Red Barber does an interview with Dodgers manager Leo Durocher on camera before the first televised major league game on Aug. 26, 1939.
It was on W2XBS, later known as WNBC, where Red Barber called the Brooklyn Dodgers-Cincinnati Reds doubleheader on Saturday, August 26, 1939 from Ebbets Field — the first major-league baseball TV broadcast..
The Reds won the first, 5-2 while the Dodgers won the second, 6-1 (link to Retrosheet.org), and Barber did them both without the benefit of a monitor and with only two cameras capturing the action.
One camera was on Barber from ground level; the other was behind the plate in the upper deck. Barber had to guess from which light was on and where it pointed because he had no monitor and commication with NBC director Burke Crotty went out early in the game. Barber sat in an upper deck seat behind third base.
Televising both games, plus the 20 minutes in between, took only about four hours. The first game went 1 hour, 46 minutes. The second was 2 hours and 1 minute.
According to the book, “1939: Baseball’s Tipping Point” by Talmage Boston, Barber started his career with the Dodgers that year, coming to the team from Cincinnati with team president Larry MacPhail. MacPhail offered Barber $9,000 to come to Brooklyn with him; the Reds offered him $18,000 to stay.
Barber knew he could sell McPhail on getting to be the first to televise a game.
“In being around Larry MacPhail, it became rapidly apparent to me that one of the things he dearly loved was to be first,” Barber wrote in his autobiography, “Rhubarb.” “So it was obvious to me that if you wanted to get him to do something, all you had to do was show him how he could be first in it.”
Boston’s book points out that Barber had to ad-lib three live commercials, one for each Dodger sponsor. For Proctor & Gamble, he held up a bar of Ivory Soap. For General Mills, he poured Wheaties into a bowl, sliced a banana and poured milk on top, proclaming, “Now that’s the breakfast of champions.” For Socony, Barber put on a Mobile gas station cap and raised a can of oil.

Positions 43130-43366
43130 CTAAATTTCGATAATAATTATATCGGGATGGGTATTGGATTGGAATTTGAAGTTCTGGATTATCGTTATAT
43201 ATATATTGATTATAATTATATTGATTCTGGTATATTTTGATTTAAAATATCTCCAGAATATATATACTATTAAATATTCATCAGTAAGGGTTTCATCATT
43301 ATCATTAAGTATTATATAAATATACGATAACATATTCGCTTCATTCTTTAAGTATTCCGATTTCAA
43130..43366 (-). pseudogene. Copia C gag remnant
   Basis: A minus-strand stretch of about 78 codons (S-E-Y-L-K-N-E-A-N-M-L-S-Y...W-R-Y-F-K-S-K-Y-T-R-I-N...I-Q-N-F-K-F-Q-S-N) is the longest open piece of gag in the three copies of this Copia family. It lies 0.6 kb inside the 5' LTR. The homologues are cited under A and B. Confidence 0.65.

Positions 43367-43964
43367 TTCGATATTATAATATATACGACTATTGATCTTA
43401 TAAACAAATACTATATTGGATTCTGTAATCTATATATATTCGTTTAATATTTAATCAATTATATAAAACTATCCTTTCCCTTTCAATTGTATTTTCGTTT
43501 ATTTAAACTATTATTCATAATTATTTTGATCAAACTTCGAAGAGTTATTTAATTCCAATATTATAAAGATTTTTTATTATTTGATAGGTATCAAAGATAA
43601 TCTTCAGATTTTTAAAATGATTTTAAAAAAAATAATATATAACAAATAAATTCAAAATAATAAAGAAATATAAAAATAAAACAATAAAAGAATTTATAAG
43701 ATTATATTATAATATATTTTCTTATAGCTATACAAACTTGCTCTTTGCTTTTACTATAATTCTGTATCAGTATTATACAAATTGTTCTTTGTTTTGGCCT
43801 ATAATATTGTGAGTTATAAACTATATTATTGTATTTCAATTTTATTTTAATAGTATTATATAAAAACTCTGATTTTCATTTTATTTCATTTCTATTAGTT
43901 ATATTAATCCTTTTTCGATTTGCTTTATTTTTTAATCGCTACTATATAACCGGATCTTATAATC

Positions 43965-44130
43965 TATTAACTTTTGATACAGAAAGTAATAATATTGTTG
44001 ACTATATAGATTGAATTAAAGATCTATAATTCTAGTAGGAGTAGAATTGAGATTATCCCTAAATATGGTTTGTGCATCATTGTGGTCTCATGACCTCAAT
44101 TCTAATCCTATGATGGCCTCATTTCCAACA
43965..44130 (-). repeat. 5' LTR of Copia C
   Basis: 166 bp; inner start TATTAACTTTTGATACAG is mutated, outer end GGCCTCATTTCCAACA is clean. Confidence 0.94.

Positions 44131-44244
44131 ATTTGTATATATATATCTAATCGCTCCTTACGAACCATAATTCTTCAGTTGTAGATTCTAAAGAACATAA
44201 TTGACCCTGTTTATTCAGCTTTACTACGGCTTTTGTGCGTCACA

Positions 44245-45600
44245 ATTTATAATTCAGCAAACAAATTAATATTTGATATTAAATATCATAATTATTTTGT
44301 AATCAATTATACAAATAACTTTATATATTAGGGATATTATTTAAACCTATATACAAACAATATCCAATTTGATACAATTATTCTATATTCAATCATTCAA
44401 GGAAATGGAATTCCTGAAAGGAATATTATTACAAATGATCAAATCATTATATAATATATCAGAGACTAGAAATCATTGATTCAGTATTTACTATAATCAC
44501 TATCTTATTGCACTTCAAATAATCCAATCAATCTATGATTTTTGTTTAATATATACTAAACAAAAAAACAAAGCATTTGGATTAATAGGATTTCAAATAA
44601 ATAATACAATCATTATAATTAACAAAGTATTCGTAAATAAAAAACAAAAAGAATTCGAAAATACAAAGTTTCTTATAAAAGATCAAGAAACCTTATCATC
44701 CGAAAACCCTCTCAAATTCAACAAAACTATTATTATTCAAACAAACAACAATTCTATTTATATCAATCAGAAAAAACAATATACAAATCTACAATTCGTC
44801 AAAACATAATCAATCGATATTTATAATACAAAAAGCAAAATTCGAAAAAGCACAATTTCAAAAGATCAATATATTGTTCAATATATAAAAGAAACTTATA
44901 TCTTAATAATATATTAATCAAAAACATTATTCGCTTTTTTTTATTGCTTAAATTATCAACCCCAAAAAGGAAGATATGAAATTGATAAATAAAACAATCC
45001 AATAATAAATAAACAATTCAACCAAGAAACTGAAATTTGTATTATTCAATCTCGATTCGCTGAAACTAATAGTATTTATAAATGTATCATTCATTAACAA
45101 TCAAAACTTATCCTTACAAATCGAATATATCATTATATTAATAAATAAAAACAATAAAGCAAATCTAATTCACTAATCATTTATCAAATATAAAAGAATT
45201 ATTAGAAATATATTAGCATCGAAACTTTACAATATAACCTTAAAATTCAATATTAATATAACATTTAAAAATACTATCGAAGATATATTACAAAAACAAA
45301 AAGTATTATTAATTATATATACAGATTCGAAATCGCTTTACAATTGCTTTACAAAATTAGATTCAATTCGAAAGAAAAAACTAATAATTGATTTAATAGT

“There was not a cue card in sight,” Barber said.
Imagine Vin Scully doing any of that today.
Most were only able to watch them at the RCA Pavilion at the 1939 Worlds Fair and the RCA Building at Rockefeller Center in midtown Manhattan, on 9×12 inch TV screens.
According to former New York Times reporter Gordon White (linked here), NBC claimed that TV viewers as far away as 50 miles from the Empire State Building could see the game. But then how many TV sets were there in Nyack, NY, or Red Bank, NJ, in 1939?
The Sporting News reported in its Aug. 31, 1939 issue, becoming the first TV sports critic: “The players were clearly distinguisable, but it was not possible to pick out the ball. The close-up images left a much better impression than did the general view of the field.”
Was it a success? MacPhail wanted more, and starting with the 1940 season he arranged for at least one game a week on TV.
Three months earlier, the first televised baseball game — between Princeton and Columbia, on May 17 — was carried at the World’s Fair in New York, also on W2XBS.
Our favorite researcher, David Schwartz at the Game Show Network, tracked down the New York Times archives reports on the game coverage.
In a six paragraph preview on Aug. 26, the story says in the deck headline that “Hamlin, Casey to Face Reds — Games to Be Televised — Giants Also Play Two” … and it mentions at the end of the fourth paragraph: “Adding significance to the occasion is the fact that the double feature will mark the first time in major league history that a ball game has been televised. Both games are to be carried by television by NBC.”
In a three paragraph followup on Aug. 27:
GAMES ARE TELEVISED
Major League Baseball Makes Its
Radio Camera Debut
Major league baseball made its television debut here yesterday as the Dodgers and Reds battled through two games at Ebbets Field before two prying electrical “eyes” of station W2XBS in the Empire State Building. One “eye” or camera was placed near the visiting players’ dugout, or behind the right-hand batters’ position. The other was in a second-tier box back of the catcher’s box and commanded an extensive view of the field when outfield plays were made.
Over the video-sound channels of the station, television-set owners as far away as fifth miles viewed the action an dheard the roar of the crowed, according to the National Broadcasting Company.
It was not the first time baseball was televised by NBC. Last May at Baker Field, a game between Columbia and Princeton was caught by the cameras. However, to those who, over the television receivers, saw last May’s contest as well as those yesterday, it was apparent that considerable progress has been made in the technical requirements and apparatus for this sort of outdoor pick-up, where the action is fast. At times it was possible to catch a fleeting glimpse of the ball as it sped from the pitcher’s hand toward home plate.
== More info on Gene Elston’s blog (linked here).